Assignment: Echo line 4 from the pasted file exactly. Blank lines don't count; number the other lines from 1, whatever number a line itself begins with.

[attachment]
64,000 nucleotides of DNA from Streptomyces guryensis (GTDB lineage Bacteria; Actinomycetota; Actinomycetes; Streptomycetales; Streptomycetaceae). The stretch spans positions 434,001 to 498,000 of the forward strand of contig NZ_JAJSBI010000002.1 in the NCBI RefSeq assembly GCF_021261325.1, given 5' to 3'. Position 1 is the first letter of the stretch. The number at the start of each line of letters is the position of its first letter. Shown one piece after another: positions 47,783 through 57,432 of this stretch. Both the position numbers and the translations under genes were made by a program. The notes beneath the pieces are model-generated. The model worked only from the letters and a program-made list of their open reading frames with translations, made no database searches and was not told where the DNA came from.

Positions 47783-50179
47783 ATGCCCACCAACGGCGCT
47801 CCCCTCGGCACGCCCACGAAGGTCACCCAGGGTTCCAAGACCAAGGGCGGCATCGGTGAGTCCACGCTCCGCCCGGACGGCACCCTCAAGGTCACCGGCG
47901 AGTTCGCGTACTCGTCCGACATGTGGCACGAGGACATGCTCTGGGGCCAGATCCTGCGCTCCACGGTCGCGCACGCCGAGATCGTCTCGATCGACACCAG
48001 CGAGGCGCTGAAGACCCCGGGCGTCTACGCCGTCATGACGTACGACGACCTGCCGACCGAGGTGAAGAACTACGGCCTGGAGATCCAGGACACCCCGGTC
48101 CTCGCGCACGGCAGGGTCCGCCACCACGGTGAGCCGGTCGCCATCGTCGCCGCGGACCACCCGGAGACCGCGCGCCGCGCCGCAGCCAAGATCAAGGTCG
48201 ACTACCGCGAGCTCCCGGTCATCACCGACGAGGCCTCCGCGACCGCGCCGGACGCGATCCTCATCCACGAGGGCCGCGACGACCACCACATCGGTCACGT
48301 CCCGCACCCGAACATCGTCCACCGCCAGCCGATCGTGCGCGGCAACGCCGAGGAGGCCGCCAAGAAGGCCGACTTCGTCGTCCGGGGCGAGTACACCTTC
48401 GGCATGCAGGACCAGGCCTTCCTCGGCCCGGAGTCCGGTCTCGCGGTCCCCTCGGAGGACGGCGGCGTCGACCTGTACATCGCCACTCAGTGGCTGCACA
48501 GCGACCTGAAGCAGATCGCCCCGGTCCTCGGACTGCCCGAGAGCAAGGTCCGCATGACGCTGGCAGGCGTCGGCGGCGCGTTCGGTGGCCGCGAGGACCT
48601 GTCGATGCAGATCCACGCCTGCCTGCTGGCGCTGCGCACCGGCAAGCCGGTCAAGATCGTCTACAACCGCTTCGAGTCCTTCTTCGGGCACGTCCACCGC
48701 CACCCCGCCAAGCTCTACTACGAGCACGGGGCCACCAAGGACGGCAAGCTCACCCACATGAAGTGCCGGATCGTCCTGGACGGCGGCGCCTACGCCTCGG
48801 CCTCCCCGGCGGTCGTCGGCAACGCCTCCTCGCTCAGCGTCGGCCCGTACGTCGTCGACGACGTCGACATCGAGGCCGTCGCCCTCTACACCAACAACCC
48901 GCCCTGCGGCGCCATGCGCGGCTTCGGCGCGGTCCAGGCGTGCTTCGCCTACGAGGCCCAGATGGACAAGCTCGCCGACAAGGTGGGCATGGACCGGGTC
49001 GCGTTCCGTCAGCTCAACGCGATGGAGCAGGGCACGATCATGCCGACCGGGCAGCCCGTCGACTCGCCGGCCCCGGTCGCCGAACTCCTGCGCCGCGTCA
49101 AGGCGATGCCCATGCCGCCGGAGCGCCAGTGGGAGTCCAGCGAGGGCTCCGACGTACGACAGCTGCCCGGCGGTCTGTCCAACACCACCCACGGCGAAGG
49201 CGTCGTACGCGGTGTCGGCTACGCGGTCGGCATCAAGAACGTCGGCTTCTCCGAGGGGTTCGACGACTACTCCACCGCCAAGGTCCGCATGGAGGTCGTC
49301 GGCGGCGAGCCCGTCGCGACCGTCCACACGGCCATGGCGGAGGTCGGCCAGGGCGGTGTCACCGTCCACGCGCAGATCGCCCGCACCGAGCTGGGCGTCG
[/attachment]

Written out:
47801 CCCCTCGGCACGCCCACGAAGGTCACCCAGGGTTCCAAGACCAAGGGCGGCATCGGTGAGTCCACGCTCCGCCCGGACGGCACCCTCAAGGTCACCGGCG